urban commuting


(via CTA 2717 dupe slide | The one-of-a-kind Chicago Rapid Transi… | Flickr)

Caption: “The one-of-a-kind Chicago Rapid Transit 2717 on the old Met L Circa 1950. Built in 1895 by Barney & Smith as a wooden L car for the Metropolitan West Side Elevated Railroad, at some point early in its career it met with an accident. In 1904 it was shipped to the American Car & Foundry plant and rebuilt as an entirely-new steel unit, one of the first of its kind.”

Reasons why a cyclist might not use a bike lane

I saw a question posted on a news website’s comment section. The poster was curious to know why a cyclist might choose to cycle on the road beside a bike lane instead of using the bike lane. Here are some possibilities:

  • Garbage in the bike lane: broken or rusted car parts, toilet paper rolls, wires, metal, needles, animal carcasses, etc.
  • Too bumpy: the pavement may be buckled or cracked.
  • Too many sewer grates: this doesn’t bode well with road tires.
  • Going too fast: many multi-use paths have a maximum speed of 20km/h. For those training for races, this is too slow and it may put other cyclists at risk.
  • They are a vehicular cyclist and don’t agree with cycling in a segregated lane.
  • They don’t know it’s there.
  • If the path is raised or separated by a barrier, they couldn’t figure out how to get onto it or they were required to stop to do so. 
  • They couldn’t figure out how to get off the path, so they figured it’d be best not to bother at all.
  • They didn’t want to.
  • There may be pedestrians, rollerbladers, joggers, skateboarders, and e-bikes in the lane and they’re not comfortable sharing the space.

Any other additions?


Top: Milwaukee Road FP7 101-A crosses Canal Street as it heads into Chicago Union Station.

Bottom: A Pennsy GP7-powered Panhandle freight crosses Canal Street and will run on the though track on the east side of Chicago Union Station.

Early 1960’s

Photos by Frank Hirsch


June 20th - This old chap is someone I’m very pleased to see, for the first time this year.

This elderly, gummy old cat lives in Kings Hill, Darlaston, and is clearly a well loved companion to someone in the old folk’s flats there. I’ve been saying hello to him in passing for years now, and he’s a good natured but aloof fellow who’s proud and busy despite his clearly senior status.

His whiskers are always immaculate, and his lack of teeth doesn’t seem to impede his hunting instinct. But the reason I’m pleased to see this gentleman is that I always think about old cats, lying in the sun, enjoying the day. Never is a cat happier than summer, and I’m pleased this one survived long enough to feel another day of healing sun on his back, ease his aches and maybe stir the memories of kittenhood and a life well lived.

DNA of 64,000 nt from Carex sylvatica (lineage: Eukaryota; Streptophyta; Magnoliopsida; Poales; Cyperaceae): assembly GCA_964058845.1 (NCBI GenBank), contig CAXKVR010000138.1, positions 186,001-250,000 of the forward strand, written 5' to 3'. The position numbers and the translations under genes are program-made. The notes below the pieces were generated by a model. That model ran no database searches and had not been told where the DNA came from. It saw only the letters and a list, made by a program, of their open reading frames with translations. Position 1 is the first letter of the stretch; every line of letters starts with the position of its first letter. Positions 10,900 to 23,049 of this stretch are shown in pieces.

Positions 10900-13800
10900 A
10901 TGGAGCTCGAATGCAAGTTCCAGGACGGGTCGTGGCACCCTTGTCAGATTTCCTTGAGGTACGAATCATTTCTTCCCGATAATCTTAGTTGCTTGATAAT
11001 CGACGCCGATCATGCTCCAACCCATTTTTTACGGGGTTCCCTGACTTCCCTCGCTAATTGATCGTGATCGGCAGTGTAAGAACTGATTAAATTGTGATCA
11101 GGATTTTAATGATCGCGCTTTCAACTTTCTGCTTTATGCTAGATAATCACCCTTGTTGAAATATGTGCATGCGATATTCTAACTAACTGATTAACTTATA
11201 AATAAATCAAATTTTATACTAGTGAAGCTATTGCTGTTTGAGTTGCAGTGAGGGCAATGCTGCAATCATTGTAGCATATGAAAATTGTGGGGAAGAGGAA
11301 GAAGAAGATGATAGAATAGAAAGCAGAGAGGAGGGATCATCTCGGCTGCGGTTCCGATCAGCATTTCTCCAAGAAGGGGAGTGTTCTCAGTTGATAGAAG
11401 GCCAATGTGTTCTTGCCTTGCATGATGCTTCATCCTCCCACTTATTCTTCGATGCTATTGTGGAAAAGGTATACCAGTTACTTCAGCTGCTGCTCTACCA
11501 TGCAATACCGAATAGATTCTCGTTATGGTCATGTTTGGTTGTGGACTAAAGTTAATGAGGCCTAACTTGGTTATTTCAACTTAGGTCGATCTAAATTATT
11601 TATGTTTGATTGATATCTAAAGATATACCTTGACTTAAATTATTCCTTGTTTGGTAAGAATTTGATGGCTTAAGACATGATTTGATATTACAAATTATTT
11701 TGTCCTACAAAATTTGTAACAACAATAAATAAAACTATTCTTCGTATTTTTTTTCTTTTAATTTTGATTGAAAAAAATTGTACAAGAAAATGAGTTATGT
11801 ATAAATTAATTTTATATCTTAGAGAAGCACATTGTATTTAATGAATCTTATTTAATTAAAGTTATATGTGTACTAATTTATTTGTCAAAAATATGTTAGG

So pleased you’re still around old lad.


June 20th - A day of errands in the Black Country and plenty of riding the canals, green and limpid as they always are in summer, and alive with life, from the Wednesbury mother and foal to the bugs in the cowparsley. 

The pink flowers are stunning and I spotted them on the way home in Harden, just on the canal bank there. Does anyone know what they are? they’re absolutely gorgeous.

June 5th - An awful day that found me running around the Black Country on errands. A strong wind, threatening rain and late for a meeting caused me to hop on a train at Wolverhampton.

Wolverhampton station is functional, but I dislike it - it always feels harsh, inhuman and exposed. With threatening skies today it was almost dystopian.

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submitted by Mikey Bautista

When it comes to your EDC bag, there are three main things you want it to be: rugged, organized, and easy to carry. Sometimes you’ll find a bag that’s got all the pockets you need, but it just isn’t comfortable. Or one that’s compact enough for the day’s errands but doesn’t have enough ways to arrange your essentials. Nitecore’s new NEB10 excursion bag aims to hit the sweet spot of a tactical pack suited for the urban commuter. It’s got the heavy-duty construction and materials of tactical bags, with the size and organization to fit an EDCer’s needs.

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As a daily bag, the NEB10 keeps your gear in check with its array of compartments and expansion options. This includes a loop surface and 6-channel elastic organization in its main 6L compartment and dual front zippered pockets with mesh slip pockets. On the front is a MOLLE system laser-cut from Hypalon rubber that keep a low profile without any loss of expansion and modular capability, and on the sides are retention straps for even more attachment options.

But the NEB10’s key feature as a daily bag comes in its 3-point harness system. Paired with a removable padded shoulder strap, the system lets you distribute the bag’s weight evenly across your body for a secure carry while out and about. And as befitting a modern tactical pack, coated 1050D CORDURA nylon keeps your gear dry and protected.

Stay prepared on your day’s activities with Nitecore’s purpose-built NEB10 excursion bag. You can pick one up in two colors from the Amazon link below.

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